TrunkSpace: You have a pinned tweet on your Twitter page that talks about how everybody should travel because it allows you to expand your horizons and to stretch and grow as a person. We’re curious, how has “The Magicians” expanded your horizons and allowed you to grow in ways that you didn’t think possible?
Gupta: Yeah, that’s actually a really a great question. First of all, there’s two ways – personally and artistically. As an artist and as an actor, I’ve been fortunate to work for the last, professionally, for the last 12 years. I was on a show before, but this was the first series where I was an integral part, where I was working every day. Just working every day has been a huge opportunity to grow. It used to be that I would learn something on set, and I would have to wait a month or two months until the next job and then put it into practice. Starting from the first season, I would learn something on a Tuesday; put it in on a Wednesday, the next day, and that has been a huge opportunity for growth and it has continued through the years.

My acting teacher, who I’m very comfortable with and I coach with often now, he often says, “This is your rep experience.” In theater, you would go into a repertory theater where you would be doing four different plays, and you would do it in a day. This was kind of that experience for me. And so, just the growth I’ve been able to go through as an actor from that standpoint, it’s such a big blessing. And on top of that, on our show, we get to stretch a lot. I mean, Penny is a very different character than who I am, and is different than characters I’ve gotten to play in the past. Our writers, God bless them, are a little bit crazy and take us to these crazy places that we as actors then want to make real and have to make real because that’s what makes our show good. So that’s another beautiful challenge that’s an opportunity to really grow.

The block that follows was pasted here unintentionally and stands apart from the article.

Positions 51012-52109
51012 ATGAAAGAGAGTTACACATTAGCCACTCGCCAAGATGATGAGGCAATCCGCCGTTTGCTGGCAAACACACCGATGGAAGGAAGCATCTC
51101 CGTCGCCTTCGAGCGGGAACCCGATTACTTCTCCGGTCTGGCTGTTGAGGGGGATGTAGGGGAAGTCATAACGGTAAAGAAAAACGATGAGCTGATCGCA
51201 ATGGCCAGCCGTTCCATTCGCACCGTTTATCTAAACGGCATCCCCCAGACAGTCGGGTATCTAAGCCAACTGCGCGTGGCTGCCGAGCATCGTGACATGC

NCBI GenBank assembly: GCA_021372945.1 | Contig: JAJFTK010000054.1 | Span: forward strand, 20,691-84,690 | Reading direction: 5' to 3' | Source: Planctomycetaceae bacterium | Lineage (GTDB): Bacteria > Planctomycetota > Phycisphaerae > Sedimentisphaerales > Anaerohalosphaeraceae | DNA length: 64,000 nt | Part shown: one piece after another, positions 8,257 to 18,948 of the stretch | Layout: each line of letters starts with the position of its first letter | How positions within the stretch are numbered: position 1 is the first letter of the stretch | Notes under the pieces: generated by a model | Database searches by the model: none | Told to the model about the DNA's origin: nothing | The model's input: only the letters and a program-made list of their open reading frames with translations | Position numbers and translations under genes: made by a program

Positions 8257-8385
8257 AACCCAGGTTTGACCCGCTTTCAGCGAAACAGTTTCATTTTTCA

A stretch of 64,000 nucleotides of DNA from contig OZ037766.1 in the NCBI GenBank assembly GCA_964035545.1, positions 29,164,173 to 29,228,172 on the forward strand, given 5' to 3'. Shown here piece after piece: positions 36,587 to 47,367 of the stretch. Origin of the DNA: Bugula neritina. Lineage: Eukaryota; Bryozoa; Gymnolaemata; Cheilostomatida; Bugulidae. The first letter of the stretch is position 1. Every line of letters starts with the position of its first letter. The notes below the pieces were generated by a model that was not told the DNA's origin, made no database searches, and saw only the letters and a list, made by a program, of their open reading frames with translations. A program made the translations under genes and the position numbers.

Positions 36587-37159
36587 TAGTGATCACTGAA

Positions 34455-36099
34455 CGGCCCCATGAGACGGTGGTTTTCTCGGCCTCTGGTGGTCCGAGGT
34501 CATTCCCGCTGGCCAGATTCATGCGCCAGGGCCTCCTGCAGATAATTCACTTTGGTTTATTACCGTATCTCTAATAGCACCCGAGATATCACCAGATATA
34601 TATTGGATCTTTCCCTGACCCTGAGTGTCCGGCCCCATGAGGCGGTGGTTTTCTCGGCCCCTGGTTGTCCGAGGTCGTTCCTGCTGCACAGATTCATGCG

Personally, I don’t know if it’s the show as much as it’s just life. I’m now 31. The last three years have been the last few years of my 20s and then into my 30s, starting that journey. TV is such a collaborative experience and I’ve learned so much on how to let go of my own ego; how to not let that get into practice and how to be even more of a team player.

It’s just been an incredible opportunity and experience these last few years for growth.

TrunkSpace: You mentioned the life aspect, which is a big transition going from your 20s into your 30s. Sometimes you don’t even realize how big of a transition it is until you’re looking back on it years later.
Gupta: Yeah, I 100 percent agree with you. It’s interesting. I’ll be curious to be 40 and look back on it because it has been a whirlwind at times, for sure. I was really fortunate for the teachers that I’ve had around me that I continue to be in practice with. My support system and my family that help me… I’ve actually been talking about this in interviews that we’ve been doing. People who call the 20s the best times of their lives are either looking at it through rose-colored glasses or just have forgotten how stressful that time is.